The kicker to me, is irresponsible trappers. We all know there are some. Just because it's legal to trap somewhere doesn't mean it's smart to trap there. But what is the definition of irresponsible? The law is on the side of the trapper with leash laws in boroughs, but that doesn't mean (to me) that every place is a right place to trap.

Outside of boroughs, I think that everyone should be aware of all of the dangers and take responsibility for them when encountered. There are just too many dangers out there.

Another problem we see is, trappers have been using wild places for a 100 years and people from urban places are expanding their ranges. They are going places that, until relatively lately, no one ever went except trappers. There's bound to be problems.

Trappers and other users will need to get along.

It is my opinion that, I am responsible for the welfare of my dog where ever I take her, because she's mine, and I brought her there, I'm the one with the brain and she's the dog. I have to take care of her. In most cases, I'm the only one that can do it so I have too. (unless I want to take a chance of loosing my dog, it don't matter who's fault it is.)

That may be just my opinion. I don't force my opinions on any one.

Take care, doing any ice fishing yet?
 
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SmokeRoss

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I think you are right, but I don't think we should have used the word "Always" in either case. I know of one case where a dog owner didn't blame the trapper.

I don't think that trappers should be making sets at popular places for dog walking ect. I also don't care for the use of killer traps either, for lots of reasons.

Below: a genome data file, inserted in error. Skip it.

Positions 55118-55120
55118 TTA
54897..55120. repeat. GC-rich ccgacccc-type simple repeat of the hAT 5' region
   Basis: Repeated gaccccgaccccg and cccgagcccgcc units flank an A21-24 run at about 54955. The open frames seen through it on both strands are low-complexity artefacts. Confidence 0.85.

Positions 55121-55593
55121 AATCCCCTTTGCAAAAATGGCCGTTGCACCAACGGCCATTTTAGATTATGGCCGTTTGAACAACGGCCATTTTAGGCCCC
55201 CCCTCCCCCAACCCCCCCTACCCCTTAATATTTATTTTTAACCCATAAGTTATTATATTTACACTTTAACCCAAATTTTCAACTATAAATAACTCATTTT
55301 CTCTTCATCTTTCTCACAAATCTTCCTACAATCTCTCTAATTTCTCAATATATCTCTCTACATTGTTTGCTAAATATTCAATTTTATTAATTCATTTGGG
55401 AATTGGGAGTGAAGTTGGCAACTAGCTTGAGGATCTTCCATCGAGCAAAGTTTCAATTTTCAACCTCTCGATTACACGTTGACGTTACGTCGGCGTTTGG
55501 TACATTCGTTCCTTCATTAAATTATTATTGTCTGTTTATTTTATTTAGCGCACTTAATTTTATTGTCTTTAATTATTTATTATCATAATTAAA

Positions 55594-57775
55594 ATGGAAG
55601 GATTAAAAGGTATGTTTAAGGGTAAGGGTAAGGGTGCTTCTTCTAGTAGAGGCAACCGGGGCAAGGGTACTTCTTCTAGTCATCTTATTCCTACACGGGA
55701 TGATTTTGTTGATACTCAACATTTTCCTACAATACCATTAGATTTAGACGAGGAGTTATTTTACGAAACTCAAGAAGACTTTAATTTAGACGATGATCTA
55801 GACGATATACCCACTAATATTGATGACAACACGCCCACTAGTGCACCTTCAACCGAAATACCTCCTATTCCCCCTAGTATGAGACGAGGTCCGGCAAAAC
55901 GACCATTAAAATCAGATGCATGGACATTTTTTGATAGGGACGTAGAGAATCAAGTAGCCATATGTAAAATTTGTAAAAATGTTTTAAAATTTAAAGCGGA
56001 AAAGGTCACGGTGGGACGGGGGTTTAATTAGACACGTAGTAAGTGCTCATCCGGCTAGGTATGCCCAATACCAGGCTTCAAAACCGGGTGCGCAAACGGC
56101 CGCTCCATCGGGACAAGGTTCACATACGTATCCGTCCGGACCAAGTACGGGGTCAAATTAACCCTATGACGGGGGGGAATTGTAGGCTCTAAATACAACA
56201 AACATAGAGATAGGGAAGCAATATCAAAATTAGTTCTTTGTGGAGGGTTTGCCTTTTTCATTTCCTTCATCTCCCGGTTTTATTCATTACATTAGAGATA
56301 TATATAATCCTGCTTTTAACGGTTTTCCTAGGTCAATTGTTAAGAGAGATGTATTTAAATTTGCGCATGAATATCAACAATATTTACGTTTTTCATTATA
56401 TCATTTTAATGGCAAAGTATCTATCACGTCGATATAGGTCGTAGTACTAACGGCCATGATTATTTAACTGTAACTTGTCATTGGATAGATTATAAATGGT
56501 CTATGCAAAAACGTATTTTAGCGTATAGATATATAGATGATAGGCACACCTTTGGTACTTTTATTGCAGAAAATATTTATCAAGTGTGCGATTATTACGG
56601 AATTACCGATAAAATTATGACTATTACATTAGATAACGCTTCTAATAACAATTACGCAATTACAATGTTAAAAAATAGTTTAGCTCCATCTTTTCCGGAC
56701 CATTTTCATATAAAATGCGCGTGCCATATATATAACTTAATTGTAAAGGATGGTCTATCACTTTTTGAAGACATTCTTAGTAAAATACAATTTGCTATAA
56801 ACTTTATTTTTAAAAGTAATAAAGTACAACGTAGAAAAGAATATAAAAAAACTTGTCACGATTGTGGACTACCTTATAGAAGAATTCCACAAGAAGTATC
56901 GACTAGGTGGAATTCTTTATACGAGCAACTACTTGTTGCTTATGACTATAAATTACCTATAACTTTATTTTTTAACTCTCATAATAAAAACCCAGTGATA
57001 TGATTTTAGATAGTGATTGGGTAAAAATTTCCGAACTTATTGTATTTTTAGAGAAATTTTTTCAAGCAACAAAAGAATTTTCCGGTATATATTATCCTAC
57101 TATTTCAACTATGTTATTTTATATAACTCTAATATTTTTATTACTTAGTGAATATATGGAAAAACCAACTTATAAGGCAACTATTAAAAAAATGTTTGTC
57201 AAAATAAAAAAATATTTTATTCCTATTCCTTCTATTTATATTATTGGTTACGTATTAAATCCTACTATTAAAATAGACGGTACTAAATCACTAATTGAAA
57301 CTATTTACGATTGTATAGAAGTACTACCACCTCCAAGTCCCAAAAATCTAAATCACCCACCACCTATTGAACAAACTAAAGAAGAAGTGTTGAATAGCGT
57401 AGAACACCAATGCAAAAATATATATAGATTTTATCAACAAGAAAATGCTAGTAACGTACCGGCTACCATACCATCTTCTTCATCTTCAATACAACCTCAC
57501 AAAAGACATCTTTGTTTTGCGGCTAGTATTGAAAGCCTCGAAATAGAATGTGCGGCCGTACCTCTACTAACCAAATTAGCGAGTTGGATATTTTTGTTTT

I think that, if a place is wild enough to set a trap, it's wild enough to hunt with loose dogs and let dogs run lose but if a dog owners chooses to do that (I do). The dog owner should also be willing to take responsibility for any of the dangers the dog might run into. (I do)

The kicker to me, is irresponsible trappers. We all know there are some. Just because it's legal to trap somewhere doesn't mean it's smart to trap there. But what is the definition of irresponsible? The law is on the side of the trapper with leash laws in boroughs, but that doesn't mean (to me) that every place is a right place to trap.

Outside of boroughs, I think that everyone should be aware of all of the dangers and take responsibility for them when encountered. There are just too many dangers out there.

Another problem we see is, trappers have been using wild places for a 100 years and people from urban places are expanding their ranges. They are going places that, until relatively lately, no one ever went except trappers. There's bound to be problems.

Trappers and other users will need to get along.

It is my opinion that, I am responsible for the welfare of my dog where ever I take her, because she's mine, and I brought her there, I'm the one with the brain and she's the dog. I have to take care of her. In most cases, I'm the only one that can do it so I have too. (unless I want to take a chance of loosing my dog, it don't matter who's fault it is.)

That may be just my opinion. I don't force my opinions on any one.

Take care, doing any ice fishing yet?
My son has been ice fishing for a month. They have caught a bunch in the 17-19 inch range.
 

mark knapp

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My son has been ice fishing for a month. They have caught a bunch in the 17-19 inch range.
Very nice, We've put one house out and fished it once. Between the two of us we caught something like 75 fish and kept 3 between 18 and 20 inches. Two rainbow and one char. We'll put the big house out a day or two after Christmas.

Merry Christmas to you and your family.